The thermal conductivity of defected copper at finite temperatures


Copper-based materials have been selected as heat-sink materials in some nuclear fusion reactors, where a great number of structural defects will be created due to the irradiation of energetic particles. In the practice of fusion reactors, an important issue is how the defects in copper heat-sink material affect its thermal transport property. However, there is no systematic study on the relation between thermal conductivity and the concentrations of various point defects in copper up to now. Our theoretical calculations show that the thermal conductivity (\( \kappa \)) of Cu is significantly reduced by the presence of vacancies, self-interstitial atoms, SIA–vacancy pairs and the doped impurity tungsten (W) at finite temperatures. Among these concerned point defects, the doped impurity W plays the strongest role in impeding the thermal transport of conduction electrons, and the presence of 4% W impurity in Cu leads to about 80% reduction in \( \kappa \) as compared to that of the defect-free Cu system (\( \kappa_{0} \)). Furthermore, it is revealed that during the cascade, the thermal transport property of Cu changes as the structural defects evolve, and the thermal transport of electrons is impeded significantly in the initial stages of cascade. In addition, our calculations show that the Wiedemann–Franz law is still valid in defected copper systems.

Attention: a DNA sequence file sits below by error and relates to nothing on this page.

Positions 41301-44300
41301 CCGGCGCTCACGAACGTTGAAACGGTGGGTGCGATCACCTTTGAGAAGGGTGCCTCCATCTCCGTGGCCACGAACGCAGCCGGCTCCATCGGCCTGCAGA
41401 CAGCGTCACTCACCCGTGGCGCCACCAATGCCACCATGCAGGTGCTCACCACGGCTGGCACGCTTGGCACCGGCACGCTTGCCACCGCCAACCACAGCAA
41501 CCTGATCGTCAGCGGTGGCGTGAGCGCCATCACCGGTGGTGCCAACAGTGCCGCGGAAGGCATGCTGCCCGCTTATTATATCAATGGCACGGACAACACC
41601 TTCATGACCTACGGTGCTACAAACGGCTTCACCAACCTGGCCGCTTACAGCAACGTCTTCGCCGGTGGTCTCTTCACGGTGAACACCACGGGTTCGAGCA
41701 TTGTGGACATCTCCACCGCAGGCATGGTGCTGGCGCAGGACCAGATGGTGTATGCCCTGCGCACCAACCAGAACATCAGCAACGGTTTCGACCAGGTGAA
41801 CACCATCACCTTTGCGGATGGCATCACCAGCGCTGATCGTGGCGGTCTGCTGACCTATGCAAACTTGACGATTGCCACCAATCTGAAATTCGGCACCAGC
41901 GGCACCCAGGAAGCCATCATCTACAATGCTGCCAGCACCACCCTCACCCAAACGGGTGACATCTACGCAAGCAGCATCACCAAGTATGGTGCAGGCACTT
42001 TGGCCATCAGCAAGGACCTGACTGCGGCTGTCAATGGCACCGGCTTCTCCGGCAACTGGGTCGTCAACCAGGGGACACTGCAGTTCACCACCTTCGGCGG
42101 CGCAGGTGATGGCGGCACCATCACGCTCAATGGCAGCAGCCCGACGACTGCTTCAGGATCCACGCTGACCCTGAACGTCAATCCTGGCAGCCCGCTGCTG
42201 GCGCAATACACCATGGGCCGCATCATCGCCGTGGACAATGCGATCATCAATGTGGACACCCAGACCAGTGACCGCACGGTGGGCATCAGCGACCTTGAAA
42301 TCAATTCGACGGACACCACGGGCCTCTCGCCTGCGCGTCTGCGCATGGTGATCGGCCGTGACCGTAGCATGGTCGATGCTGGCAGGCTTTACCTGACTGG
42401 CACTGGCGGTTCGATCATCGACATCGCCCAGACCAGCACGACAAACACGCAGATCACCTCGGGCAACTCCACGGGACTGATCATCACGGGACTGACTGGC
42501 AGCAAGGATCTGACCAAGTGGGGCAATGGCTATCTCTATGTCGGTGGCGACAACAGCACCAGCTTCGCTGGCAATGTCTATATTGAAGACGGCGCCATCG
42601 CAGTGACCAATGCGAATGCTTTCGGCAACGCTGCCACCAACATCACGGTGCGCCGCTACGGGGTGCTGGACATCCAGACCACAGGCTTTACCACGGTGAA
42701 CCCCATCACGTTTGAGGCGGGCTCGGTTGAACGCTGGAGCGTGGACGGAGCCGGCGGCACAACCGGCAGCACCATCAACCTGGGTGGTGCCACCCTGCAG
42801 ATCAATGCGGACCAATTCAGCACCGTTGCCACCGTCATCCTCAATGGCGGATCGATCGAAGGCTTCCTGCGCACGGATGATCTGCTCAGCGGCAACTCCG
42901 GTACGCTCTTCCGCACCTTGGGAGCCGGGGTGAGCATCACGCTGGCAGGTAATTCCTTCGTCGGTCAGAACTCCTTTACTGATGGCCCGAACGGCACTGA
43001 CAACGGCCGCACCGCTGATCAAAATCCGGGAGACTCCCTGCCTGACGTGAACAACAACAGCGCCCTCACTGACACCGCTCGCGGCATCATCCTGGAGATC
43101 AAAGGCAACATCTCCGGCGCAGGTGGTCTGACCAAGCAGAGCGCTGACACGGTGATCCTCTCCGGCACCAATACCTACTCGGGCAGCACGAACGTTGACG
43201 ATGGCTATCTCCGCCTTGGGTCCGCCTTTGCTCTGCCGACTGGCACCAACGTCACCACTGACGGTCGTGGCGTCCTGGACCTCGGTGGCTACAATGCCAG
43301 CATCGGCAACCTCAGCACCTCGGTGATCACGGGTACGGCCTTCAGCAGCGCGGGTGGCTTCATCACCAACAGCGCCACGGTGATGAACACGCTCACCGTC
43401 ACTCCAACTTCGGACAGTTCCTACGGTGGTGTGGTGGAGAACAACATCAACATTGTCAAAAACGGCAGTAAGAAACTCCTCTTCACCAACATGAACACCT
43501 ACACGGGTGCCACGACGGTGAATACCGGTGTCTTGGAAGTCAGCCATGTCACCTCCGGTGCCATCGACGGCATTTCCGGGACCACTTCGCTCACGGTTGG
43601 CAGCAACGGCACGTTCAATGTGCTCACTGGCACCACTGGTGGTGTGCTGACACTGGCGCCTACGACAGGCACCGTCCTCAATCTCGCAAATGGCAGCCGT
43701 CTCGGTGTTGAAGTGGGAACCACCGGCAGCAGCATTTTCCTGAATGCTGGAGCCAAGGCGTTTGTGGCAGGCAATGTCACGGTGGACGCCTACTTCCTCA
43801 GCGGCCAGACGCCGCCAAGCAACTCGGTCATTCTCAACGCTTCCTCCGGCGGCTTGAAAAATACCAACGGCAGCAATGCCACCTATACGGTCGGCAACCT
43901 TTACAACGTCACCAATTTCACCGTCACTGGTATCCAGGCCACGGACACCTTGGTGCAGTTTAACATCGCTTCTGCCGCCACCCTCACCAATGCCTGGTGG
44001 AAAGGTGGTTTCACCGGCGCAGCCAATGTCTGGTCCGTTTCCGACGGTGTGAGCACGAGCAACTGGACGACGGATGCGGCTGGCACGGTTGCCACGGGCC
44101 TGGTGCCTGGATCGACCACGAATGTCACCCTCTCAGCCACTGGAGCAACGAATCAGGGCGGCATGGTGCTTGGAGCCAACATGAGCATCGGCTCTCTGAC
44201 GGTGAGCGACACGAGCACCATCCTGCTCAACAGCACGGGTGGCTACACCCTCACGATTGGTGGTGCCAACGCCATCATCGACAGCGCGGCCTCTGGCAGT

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This work is financially supported by the National Natural Science Foundation of China (Nos. 11275191 and 11875247), and the National Magnetic Confinement Fusion Programs (Grant Nos. 2013GB107004 and 2018YFE0308102). The computational center of USTC is acknowledged for computational support.

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Ye, X.B., He, Z.H. & Pan, B.C. The thermal conductivity of defected copper at finite temperatures. J Mater Sci 55, 4453–4463 (2020).

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